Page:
A challenge for growing fresh foods (vegetables) in space is demonstrating that they are safe for consumption according to NASA microbiological standards set for food. The goal of this project is to select and advance methods to enable real-time sampling, microbiological analysis, and sanitation of crops grown on the International Space Station (ISS). These methods would validate the microbiological quality of crops grown for consumption to ensure safe and palatable fresh foods. This will be achieved through the development / advancement of microbiological sample collection, rapid pathogen detection, and effective sanitation methods that are compatible with a microgravity environment.
This project aligns with current plans for deployment of a vegetable production unit on the International Space Station (Veggie) and the procurement and evaluation of platforms (RAZOR) at Kennedy Space Center for rapid microbial monitoring on ISS.
A 3-step approach is being used to evaluate and modify methods for analyzing fresh produce (fresh vegetables / fruits) that would be compatible with a microgravity environment. Candidate food crops are being grown in a controlled environment chamber for the following tests:
A series of experiments has been completed using three different sampling procedures, swabbing, adhesive tape collection and sample blending for the recovery of bacteria from the surface of radish, tomato and lettuce. Data collected and analyzed to date show no significant difference using culture based detection methods between the adhesive tape and bag blender sample methods in the recovery of Salmonella enterica Typhimurium, a human associated food borne pathogen inoculated onto the surface of lettuce, tomato, and radish. The swab method recovery was significantly lower then the other two methods in the case of lettuce and radish. With the samples collected by these different sampling procedures we are comparing detection and quantification methods, specifically real-time quantitative polymerase chain reaction (q-PCR) using two platforms, the LightCycler® (Roche Diagnostics) and a rapid portable system, the RAZOR (Biofire, Salt Lake City, UT) with conventional culture based methods. For these tests we used S. enterica Typhimurium and Eshcerichia coli K12 inoculated onto the surface of red leaf lettuce and radish. We were able to detect S. enterica from 5/5 samples recovered from radish. This rapid method would eliminate the need for plating onto media or DNA extraction followed by real-time quantitative polymerase chain reaction (RT-qPCR) shortening detection and enumeration time from 12-48 hrs to approximately 3 hours.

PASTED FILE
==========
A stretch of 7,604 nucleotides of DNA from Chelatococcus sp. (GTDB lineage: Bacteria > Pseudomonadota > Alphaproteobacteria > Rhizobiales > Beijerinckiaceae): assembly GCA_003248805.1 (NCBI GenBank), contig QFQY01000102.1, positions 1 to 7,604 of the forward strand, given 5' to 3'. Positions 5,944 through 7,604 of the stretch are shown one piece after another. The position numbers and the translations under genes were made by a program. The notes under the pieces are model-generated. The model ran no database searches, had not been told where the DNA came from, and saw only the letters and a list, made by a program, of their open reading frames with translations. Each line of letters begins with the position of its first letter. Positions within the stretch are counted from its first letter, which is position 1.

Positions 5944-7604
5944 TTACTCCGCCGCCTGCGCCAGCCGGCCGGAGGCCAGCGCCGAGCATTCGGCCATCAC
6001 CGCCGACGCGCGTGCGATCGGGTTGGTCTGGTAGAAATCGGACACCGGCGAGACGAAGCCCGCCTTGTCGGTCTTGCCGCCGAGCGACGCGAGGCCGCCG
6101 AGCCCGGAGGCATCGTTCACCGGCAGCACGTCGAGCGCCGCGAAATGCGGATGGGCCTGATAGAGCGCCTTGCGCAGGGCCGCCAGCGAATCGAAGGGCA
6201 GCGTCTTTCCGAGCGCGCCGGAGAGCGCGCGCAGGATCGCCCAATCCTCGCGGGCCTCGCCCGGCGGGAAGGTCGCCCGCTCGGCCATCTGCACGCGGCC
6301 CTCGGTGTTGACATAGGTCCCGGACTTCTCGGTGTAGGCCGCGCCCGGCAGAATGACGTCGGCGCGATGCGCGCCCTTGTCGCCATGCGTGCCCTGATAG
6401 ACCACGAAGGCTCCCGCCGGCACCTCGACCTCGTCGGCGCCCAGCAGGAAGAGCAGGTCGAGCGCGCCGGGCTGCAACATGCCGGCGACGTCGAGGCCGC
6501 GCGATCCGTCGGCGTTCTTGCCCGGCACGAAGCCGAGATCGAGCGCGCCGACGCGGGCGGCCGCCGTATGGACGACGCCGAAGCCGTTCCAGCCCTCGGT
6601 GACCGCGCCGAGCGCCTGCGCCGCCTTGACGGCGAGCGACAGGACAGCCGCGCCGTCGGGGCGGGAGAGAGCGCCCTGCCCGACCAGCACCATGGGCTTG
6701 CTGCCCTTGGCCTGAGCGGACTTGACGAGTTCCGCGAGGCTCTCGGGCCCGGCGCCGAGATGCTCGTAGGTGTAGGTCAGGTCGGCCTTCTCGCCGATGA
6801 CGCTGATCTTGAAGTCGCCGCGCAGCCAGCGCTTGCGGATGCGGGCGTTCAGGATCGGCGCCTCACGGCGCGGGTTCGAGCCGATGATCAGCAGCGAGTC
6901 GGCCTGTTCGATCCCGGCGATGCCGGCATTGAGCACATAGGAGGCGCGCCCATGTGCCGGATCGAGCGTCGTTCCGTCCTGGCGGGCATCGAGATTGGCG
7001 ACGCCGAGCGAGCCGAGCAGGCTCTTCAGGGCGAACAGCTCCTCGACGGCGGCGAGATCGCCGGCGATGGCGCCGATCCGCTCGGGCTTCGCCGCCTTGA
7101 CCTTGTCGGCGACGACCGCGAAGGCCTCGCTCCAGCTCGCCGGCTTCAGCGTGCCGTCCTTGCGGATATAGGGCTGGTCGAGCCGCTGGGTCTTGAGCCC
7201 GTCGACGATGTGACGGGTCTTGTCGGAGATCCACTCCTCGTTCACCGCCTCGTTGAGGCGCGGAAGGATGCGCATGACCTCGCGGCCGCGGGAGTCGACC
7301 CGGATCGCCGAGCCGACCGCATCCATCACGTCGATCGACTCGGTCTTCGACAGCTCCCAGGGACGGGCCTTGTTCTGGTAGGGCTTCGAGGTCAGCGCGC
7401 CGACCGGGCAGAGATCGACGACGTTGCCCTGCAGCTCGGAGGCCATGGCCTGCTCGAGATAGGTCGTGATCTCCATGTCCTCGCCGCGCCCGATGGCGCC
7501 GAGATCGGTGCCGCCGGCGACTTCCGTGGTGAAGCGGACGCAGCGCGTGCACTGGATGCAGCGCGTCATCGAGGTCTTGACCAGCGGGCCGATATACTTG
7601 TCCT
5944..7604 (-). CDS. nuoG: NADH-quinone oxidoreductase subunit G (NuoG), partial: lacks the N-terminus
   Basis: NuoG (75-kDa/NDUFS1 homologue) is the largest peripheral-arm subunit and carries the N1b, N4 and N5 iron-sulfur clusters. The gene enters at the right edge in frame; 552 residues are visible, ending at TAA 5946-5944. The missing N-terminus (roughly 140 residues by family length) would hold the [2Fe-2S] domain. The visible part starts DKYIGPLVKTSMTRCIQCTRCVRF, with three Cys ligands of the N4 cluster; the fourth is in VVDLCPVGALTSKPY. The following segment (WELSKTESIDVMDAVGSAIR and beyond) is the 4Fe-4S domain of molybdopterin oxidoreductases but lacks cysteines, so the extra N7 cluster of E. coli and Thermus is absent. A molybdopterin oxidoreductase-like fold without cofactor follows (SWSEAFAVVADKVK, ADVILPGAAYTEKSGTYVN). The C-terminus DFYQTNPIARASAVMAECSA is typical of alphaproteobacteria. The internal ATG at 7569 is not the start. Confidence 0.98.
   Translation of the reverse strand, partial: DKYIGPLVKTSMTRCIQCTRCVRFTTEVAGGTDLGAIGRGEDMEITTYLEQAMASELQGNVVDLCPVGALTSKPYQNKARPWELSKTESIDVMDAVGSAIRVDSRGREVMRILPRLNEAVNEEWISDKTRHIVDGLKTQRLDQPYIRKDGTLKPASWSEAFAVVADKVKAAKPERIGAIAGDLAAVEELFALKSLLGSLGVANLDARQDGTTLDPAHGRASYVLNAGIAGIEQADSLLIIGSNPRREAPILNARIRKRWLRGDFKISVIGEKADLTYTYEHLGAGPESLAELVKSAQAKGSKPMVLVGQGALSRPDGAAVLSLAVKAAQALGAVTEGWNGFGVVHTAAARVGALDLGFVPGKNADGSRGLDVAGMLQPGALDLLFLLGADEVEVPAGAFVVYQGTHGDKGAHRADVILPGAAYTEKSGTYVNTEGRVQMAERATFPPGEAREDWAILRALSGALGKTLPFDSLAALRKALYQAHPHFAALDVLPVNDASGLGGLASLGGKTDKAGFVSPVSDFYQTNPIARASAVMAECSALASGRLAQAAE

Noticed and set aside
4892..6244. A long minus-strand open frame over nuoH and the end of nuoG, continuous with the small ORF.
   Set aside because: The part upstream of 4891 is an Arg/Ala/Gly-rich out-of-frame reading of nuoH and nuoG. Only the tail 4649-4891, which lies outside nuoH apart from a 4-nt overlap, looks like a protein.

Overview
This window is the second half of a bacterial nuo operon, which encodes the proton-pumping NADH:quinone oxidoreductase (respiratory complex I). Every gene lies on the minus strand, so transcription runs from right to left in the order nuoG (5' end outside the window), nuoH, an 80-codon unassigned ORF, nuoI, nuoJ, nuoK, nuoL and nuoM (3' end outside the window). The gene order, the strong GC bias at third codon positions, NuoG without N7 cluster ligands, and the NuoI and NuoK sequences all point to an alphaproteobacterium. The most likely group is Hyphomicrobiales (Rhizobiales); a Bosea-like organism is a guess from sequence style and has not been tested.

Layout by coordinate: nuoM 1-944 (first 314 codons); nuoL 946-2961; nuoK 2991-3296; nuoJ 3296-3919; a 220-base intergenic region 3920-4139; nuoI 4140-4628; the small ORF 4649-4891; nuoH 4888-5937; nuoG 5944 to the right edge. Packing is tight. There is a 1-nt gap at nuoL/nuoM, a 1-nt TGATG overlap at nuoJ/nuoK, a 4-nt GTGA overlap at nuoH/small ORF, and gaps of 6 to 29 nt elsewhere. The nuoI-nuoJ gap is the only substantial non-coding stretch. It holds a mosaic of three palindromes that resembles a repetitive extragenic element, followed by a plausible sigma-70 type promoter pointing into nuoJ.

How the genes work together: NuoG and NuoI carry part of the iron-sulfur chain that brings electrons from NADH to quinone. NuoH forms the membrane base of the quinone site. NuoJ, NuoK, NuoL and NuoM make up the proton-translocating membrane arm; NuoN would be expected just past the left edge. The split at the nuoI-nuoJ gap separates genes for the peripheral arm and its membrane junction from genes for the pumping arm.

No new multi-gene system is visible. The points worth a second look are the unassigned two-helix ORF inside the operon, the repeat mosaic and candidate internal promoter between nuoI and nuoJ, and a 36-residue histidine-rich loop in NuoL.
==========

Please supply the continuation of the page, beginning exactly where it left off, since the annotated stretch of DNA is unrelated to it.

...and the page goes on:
Two concentrations of sanitizer-saturated wipes were tested to lower the microbial counts on radish, tomato and lettuce and plastic surfaces similar to the materials that comprise the Veggie plant growth system. The sanitizer was effective in lowering the bacterial count by 90- 99.9% on vegetable surfaces and up to 99.99% on plastic surfaces.More »
Methods specifically designed for quality assurance of fresh produce grown and consumed in space have yet to be defined. Currently, NASA astronauts cannot consume fresh foods grown in space. The need exists, as vegetable production units are being deployed on the the International Space Station (ISS). The Veggie plant growth unit, developed by Orbitec, was recently launched to the ISS and will be growing edible salad crops, and the Advanced Plant Habitat could also be used for future food production work.
These same capabilities developed for food production on the the International Space Station could be translated to future human exploration efforts, such as near-Earth object (NEO), Mars Transit, Lunar Surface, and Mars Surface missions.
Aerospace companies that have interests or aspirations for developing orbiting human habitats or transit vehicles could benefits from this research and technology development.More »
|Organizations Performing Work||Role||Type||Location|
|Kennedy Space Center (KSC)||Lead Organization||NASA Center||Kennedy Space Center, Florida|
|LuminUltra Technologies Ltd.||Industry||Fredericton, Outside the United States, Canada|
Small Disadvantaged Business (SDB), Women-Owned Small Business (WOSB)